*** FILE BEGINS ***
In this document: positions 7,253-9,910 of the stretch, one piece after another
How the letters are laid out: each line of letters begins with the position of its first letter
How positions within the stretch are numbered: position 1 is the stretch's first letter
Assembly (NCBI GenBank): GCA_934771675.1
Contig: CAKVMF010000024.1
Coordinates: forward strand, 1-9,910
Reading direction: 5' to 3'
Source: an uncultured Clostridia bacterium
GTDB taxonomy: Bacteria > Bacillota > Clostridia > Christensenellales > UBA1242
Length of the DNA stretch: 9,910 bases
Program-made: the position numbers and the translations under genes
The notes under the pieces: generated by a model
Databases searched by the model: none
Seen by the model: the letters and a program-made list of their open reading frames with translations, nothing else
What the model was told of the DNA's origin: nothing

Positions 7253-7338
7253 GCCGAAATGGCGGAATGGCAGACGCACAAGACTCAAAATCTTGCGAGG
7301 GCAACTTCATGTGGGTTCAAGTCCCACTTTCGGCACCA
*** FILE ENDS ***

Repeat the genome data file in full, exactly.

In this document: positions 7,253-9,910 of the stretch, one piece after another
How the letters are laid out: each line of letters begins with the position of its first letter
How positions within the stretch are numbered: position 1 is the stretch's first letter
Assembly (NCBI GenBank): GCA_934771675.1
Contig: CAKVMF010000024.1
Coordinates: forward strand, 1-9,910
Reading direction: 5' to 3'
Source: an uncultured Clostridia bacterium
GTDB taxonomy: Bacteria > Bacillota > Clostridia > Christensenellales > UBA1242
Length of the DNA stretch: 9,910 bases
Program-made: the position numbers and the translations under genes
The notes under the pieces: generated by a model
Databases searched by the model: none
Seen by the model: the letters and a program-made list of their open reading frames with translations, nothing else
What the model was told of the DNA's origin: nothing

Positions 7253-7338
7253 GCCGAAATGGCGGAATGGCAGACGCACAAGACTCAAAATCTTGCGAGG
7301 GCAACTTCATGTGGGTTCAAGTCCCACTTTCGGCACCA